While the rest of us celebrate the incoming New Year, many Physical Therapy professionals will admittedly be viewing the calendar change with some trepidation. The reason for the unease are the new ICD-10 codes and guidelines that take effect on January 1, 2017. Most providers have been fully immersed in coding over the previous 12 months as the grace period for ICD-10 flexibility ended on October 1st.
Why are the new changes being implemented? The main goal with the new codes is to drive greater specificity in evaluations and reevaluations. The codes for PT evaluations now reflect three levels for patient presentation, to include low-, moderate-, and high-complexity. CMS is hopeful that the implementation of a complexity-based system for evaluations will result in more useful historical data to define the treatments that patients are receiving.
How Should Providers Prepare for ICD-10 Changes? With the changes to ICD-10 codes days away, hopefully, providers have done their homework and made themselves aware of the new codes. Because the period of coding flexibility has expired, it is critical that providers gain the necessary knowledge to ensure they are ready to go on January 1, 2017.
What Learning Resources are Available to Providers? Fortunately for PT providers, there is an abundance of material available to help everyone get up to speed with the new ICD-10 codes. For a bare bones guide to the new evaluation codes, the American Physical Therapy Association (APTA) has published reference material found here. APTA also has a self-paced online course available. If providers want to dig a little deeper, a recording of an Evaluation Code webinar can be found here. The recording is just under an hour long and features questions and answers that were asked during the original presentation. Providers can also find information on all of the ICD-10 updates at CMS.gov with downloadable guides found here.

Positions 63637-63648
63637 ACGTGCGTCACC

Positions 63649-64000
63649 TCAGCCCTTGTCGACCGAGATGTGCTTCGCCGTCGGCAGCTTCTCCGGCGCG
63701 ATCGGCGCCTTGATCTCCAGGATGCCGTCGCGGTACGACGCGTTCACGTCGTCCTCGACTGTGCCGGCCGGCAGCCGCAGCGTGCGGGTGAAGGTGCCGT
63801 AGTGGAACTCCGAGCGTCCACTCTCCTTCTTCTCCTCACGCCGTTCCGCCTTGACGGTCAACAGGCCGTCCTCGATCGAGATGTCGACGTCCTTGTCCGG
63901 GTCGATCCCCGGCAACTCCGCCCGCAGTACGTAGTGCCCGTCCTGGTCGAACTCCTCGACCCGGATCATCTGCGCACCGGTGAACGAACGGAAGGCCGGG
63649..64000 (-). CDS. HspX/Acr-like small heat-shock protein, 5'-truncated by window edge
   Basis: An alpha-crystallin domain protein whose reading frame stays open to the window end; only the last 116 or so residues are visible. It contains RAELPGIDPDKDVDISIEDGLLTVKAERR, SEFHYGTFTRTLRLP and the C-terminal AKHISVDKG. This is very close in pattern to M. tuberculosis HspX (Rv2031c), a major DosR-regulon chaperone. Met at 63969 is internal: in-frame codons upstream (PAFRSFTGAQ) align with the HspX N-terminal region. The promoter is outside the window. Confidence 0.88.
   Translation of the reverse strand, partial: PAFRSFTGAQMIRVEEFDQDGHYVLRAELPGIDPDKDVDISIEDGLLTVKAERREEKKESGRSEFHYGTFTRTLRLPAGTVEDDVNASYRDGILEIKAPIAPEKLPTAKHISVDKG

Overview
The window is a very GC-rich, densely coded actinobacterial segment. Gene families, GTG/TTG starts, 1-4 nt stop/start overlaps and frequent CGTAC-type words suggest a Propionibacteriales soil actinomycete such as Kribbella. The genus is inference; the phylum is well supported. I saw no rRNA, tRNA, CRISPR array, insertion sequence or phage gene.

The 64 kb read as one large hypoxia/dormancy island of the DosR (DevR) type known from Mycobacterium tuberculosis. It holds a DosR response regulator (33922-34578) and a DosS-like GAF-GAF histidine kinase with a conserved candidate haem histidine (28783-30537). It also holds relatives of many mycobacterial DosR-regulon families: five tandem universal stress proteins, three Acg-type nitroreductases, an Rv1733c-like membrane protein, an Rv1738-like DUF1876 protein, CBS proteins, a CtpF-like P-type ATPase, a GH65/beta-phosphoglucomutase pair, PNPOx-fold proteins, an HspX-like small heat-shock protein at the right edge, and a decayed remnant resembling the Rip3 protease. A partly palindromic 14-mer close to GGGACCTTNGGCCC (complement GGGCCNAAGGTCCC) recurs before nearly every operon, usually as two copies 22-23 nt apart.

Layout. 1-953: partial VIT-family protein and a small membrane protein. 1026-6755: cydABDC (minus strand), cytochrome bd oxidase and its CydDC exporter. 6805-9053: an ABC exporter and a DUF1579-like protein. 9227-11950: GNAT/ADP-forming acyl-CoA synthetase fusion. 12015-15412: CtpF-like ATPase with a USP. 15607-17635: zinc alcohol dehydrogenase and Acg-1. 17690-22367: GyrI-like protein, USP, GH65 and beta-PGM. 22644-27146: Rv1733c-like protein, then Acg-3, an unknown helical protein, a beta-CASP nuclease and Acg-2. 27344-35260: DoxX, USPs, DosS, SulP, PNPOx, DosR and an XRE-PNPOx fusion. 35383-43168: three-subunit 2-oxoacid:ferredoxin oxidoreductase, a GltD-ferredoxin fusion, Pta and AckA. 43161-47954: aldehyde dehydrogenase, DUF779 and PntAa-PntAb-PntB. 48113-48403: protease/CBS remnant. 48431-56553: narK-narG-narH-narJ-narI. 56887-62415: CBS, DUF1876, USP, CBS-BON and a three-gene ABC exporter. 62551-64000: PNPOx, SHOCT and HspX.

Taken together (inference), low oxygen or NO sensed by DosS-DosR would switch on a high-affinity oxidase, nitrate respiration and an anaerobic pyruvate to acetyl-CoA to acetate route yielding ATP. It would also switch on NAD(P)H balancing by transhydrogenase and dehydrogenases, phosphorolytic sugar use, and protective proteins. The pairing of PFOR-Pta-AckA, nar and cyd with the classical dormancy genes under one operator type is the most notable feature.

What are the Next Steps for Providers? Ideally, providers will want to analyze the impact the new ICD-10 system is having on their practice. Performing assessments do not have to be a lengthy and cumbersome process, but is an important step to identify issues with productivity, reimbursements, and the claims process. Being proactive about your systems can identify cash flow bottlenecks, staff training opportunities, and other factors that impact productivity. CMS has designed an assessment toolkit that outlines several key ways that ICD-10 data can be used.
As 2016 draws to a close, we can reflect on all of the progress that was made throughout the past year of ICD-10 implementation. And now, as we like to say at this time of the year, “Out with the old and in with the new!” Here is wishing you and yours a Happy, Healthy, and Successful New Year! Now that we've reviewed everything there is no need to stress about the end of the grace period, or the new codes, celebrate what you have accomplished and toast to what lies ahead. After all, by 2022 we will be talking about ICD-11 implementations!